Adrenal Gland - Hemorrhage
comment:Adrenal gland hemorrhage ( Figure 1 , Figure 2 , Figure 3 , and Figure 4 ) is characterized by the presence of variable amounts of extravasated blood cells in the cortex and/or medulla. Hemorrhage can be focal or diffuse and range in severity from a small focal area to extensive involvement that can distort or even obliterate normal architecture ( Figure 1 , Figure 2 , Figure 3 , and Figure 4 ).
Adrenal hemorrhage can be secondary to many spontaneous or treatment-related pathologic processes such as primary vascular disease, systemic coagulopathy, infarction, and septicemia. Many chemicals, as well as very high doses of exogenous adrenocorticotropic hormone (ACTH), are known to cause adrenal hemorrhage (primarily in the cortex), often in association with necrosis.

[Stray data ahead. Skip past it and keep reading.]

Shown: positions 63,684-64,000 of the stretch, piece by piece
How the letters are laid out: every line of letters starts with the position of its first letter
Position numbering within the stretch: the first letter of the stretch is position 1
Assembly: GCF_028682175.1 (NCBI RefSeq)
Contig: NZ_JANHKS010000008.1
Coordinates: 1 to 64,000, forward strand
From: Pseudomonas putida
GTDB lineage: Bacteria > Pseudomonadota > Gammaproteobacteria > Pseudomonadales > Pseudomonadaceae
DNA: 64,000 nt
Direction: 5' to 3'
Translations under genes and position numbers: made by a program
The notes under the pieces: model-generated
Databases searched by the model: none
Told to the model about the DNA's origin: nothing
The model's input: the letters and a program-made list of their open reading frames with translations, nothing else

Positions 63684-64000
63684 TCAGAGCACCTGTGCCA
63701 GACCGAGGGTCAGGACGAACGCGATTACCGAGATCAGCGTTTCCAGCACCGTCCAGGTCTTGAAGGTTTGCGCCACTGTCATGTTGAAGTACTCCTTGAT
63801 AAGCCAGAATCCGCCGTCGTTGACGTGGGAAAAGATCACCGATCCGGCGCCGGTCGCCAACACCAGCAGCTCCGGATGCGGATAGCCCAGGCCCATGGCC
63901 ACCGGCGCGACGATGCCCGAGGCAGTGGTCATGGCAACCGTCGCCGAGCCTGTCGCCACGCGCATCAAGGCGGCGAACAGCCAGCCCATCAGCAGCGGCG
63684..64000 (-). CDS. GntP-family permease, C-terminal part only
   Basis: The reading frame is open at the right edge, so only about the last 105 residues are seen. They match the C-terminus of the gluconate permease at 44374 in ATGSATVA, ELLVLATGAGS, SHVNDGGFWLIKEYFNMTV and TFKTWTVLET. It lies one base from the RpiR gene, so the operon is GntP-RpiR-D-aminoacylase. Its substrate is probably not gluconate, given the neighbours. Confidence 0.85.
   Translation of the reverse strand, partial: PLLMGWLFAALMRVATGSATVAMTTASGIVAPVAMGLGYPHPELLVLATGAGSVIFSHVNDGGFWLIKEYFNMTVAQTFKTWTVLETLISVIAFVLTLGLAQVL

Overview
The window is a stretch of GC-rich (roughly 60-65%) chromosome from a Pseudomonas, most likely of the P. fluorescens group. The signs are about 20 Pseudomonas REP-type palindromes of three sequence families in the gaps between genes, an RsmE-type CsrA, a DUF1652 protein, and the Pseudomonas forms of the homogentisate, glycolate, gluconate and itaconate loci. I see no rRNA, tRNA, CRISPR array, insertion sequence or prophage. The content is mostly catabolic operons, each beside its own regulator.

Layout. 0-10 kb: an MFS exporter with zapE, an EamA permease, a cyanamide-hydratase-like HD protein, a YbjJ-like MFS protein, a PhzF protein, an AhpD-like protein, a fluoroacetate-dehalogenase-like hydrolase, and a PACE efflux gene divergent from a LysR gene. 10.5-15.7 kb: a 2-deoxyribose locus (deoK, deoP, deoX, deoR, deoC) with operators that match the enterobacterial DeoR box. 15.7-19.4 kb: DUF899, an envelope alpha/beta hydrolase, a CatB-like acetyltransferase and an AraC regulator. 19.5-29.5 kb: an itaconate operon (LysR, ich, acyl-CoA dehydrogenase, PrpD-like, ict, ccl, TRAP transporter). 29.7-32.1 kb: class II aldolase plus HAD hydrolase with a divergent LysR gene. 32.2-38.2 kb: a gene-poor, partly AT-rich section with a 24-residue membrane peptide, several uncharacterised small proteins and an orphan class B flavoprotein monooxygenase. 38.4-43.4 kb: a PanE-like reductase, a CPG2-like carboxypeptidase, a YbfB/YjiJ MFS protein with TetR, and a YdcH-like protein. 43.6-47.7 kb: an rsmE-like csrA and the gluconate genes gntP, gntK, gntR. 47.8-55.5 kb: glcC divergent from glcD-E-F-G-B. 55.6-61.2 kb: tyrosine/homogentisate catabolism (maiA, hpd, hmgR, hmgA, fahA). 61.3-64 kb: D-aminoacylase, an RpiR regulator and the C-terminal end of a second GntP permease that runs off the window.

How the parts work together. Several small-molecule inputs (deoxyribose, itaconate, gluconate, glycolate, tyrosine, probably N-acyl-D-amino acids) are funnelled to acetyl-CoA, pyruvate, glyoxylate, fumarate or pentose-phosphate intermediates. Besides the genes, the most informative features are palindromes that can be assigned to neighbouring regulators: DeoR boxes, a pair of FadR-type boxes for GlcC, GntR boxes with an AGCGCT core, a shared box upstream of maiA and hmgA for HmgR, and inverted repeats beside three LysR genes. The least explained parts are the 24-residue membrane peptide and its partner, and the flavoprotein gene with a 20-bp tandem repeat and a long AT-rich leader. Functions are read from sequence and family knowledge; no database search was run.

recommendation:Adrenal hemorrhage should be diagnosed and assigned a severity grade, site modifier (i.e., cortex, medulla), and distribution modifier (i.e., focal, diffuse). If it is present in both the cortex and medulla, the site modifier may be omitted and the location described in the pathology narrative. Hemorrhage secondary to other lesions (e.g., cystic degeneration, inflammation, or necrosis) should not be diagnosed separately, unless warranted by severity, but may be described in the pathology narrative.
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